Twenty-nine-year-old Mitchell Coombe may not have taken the traditional path in his farming career, but he now manages five dairy farms across the Waikato and Bay of Plenty.
“I lived with my parents on my grandparents’ dairy farm, and while my parents didn’t farm themselves, from an early age I lived for the weekends when I could help on the farm,” Mitchell says.
“I got my first motorbike when I was six and I was relief milking from the age of 13.”
After a six-month OE in Europe, Mitchell started his first contract milking job at 18. He was also interested in aviation and gained his pilot’s licence at 19.
“By 20 I was a half owner of a flying school, with 80 international students, and 12 planes, while contract milking, and it was way too much work!”
Mitchell chose farming, but still has a half share in a Diamond aircraft with a friend, and flies at the weekends for relaxation.
Mitchell Coombe manages five dairy farms across Waikato and Bay of Plenty. Photo: Catherine Fry
Farm ownership out of reach
Feeling that farm ownership was probably out of reach for him, since he was 20, Mitchell has built up his own portfolio of two lease farms, and contract milking on another three.
“Not so many farms come on the market now, and to work on the farm and try and save for a farm at the same time took farm ownership so far into my future, that I’ve taken a different route.
“My bank manager suggested working off farms for a few years to save money for a farm, but I’m too passionate about farming to leave the industry for the time it would have taken.”
The five dairy farms have six cow sheds between them. The Bay of Plenty farm has 1000 cows and six staff, and the Waikato farms have 1500 cows and 10 staff in total over the four farms.
Apart from wages, there are lots of costs to meet on the farms and Mitchell has noticed a marked increase since the Covid-19 pandemic started.
“Anything that has touched a truck, ship or plane has increased by 20 to 25 percent due to the freight cost.”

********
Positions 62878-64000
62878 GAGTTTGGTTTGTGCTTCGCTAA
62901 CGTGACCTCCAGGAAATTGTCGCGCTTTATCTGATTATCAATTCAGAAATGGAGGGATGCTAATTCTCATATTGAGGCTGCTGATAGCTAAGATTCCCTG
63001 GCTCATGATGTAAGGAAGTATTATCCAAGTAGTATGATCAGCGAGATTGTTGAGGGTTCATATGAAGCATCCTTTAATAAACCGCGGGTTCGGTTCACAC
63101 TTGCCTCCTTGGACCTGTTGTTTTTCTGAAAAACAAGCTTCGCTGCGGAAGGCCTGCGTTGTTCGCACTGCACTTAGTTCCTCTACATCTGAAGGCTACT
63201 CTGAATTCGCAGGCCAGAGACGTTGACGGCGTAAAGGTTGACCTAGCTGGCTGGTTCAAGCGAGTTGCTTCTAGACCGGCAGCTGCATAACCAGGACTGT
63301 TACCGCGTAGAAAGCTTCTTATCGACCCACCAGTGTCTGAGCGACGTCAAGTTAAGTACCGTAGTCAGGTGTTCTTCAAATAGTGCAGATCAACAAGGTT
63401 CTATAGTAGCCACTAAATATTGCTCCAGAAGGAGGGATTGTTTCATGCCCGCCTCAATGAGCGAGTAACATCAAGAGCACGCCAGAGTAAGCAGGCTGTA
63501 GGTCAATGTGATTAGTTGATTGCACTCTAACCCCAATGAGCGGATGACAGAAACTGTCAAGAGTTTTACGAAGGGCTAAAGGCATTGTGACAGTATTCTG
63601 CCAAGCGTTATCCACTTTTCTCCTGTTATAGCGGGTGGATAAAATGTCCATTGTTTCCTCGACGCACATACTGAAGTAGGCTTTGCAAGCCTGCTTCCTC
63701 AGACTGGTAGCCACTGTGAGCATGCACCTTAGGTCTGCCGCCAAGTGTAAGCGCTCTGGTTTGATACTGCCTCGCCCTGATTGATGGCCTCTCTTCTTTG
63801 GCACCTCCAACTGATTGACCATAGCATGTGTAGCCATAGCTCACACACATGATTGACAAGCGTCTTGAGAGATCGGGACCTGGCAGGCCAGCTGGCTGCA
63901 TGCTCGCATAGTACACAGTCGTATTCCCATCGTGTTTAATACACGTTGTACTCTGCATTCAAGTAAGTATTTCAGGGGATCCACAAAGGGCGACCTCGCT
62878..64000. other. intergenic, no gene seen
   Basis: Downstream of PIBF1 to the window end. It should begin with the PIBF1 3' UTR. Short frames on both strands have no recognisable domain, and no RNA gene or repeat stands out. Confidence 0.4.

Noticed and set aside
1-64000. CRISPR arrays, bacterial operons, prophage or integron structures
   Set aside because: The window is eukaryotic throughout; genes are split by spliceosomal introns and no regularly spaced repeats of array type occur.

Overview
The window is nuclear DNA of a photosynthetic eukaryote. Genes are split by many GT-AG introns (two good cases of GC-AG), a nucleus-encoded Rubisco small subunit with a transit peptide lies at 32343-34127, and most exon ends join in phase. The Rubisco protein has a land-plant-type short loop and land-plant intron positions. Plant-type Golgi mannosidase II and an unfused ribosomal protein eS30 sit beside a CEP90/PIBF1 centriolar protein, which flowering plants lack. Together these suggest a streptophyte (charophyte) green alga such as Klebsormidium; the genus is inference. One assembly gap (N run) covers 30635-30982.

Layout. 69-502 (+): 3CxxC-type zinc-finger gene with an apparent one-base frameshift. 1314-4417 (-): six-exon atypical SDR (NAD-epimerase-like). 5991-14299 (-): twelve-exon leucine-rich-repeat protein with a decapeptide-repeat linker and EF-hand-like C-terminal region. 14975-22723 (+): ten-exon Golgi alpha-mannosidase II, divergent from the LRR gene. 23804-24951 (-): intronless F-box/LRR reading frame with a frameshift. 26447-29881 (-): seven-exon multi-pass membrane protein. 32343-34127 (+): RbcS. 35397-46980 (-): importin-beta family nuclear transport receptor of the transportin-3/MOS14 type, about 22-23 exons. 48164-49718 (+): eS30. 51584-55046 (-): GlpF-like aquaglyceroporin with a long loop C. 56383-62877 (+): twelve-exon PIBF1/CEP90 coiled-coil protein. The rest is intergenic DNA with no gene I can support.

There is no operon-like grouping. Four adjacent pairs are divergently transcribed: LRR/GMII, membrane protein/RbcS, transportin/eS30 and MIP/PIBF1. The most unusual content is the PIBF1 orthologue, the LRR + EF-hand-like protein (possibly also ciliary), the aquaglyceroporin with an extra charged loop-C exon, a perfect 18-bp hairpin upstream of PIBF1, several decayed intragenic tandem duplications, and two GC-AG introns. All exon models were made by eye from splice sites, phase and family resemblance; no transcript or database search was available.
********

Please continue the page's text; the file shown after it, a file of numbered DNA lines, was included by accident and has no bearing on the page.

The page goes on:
Looking for ways to cut outgoings
Mitchell describes himself as an early adopter of new technology if he sees benefit to it and he unashamedly admits to liking “new toys” on his farms. He’s trialling fenceless farming technology on one of the Waikato farms.
“I’m always looking for ways to make farming more appealing to my staff and keep them in farming.
“There’s been such a brain drain over the last few decades with farm kids doing degrees in things like accountancy and law, and not taking over family farms.”
Mitchell wants to bring youth and enthusiasm back to farming, as he sees it as a “great career if done right”.
He first saw all-wheel drive electric farm bikes on Instagram, and then kept seeing another local farmer using one, prompting him to research them further.
Lower maintenance and quieter
“We were spending lots maintaining old, loud, clunky motorbikes. They are heavy and are harder on the body to ride, and over longer periods of use, are very noisy for the rider.”
There was no trialling, Mitchell ordered 10 and distributed them around the farms.
“They’re leased, so I don’t have to pay for maintenance, I get the newest upgrades every three years, and the old bikes get refurbished which is an initiative I really like.”
Being very basic, there is much less that can go wrong. With farm tyre treads and comfy seats, the bikes are used to get around the farm for the usual jobs.
“Don’t get me wrong, we still need utes for bigger jobs and we still use motorbikes on my really steep, hilly farm.
“An 80-kilogramme guy going up steep hills all day draws considerable power, and the bike batteries go flat quicker.”
On the flatter farms, staff find them perfect, easily covering 40km-plus a day. The staff love the bright LED headlights on dark mornings.
“It sounds like a small thing, but these bikes are really quiet, and riding them out in the paddocks with no motor ringing in your ears is very relaxing and enjoyable.”
Mitchell has also noticed that the cows don’t react to the E-bikes, whereas they heard the motorbike engines and knew it was milking time.
Bringing the cows in is now a peaceful task, with much more human to animal interaction as staff call out to the cows as they work, which Mitchell says is actually quite nice to hear.
“If there’s anything out there that allows my staff to work more traditional work hours, or makes their work easier and more enjoyable, then I’m open to it.”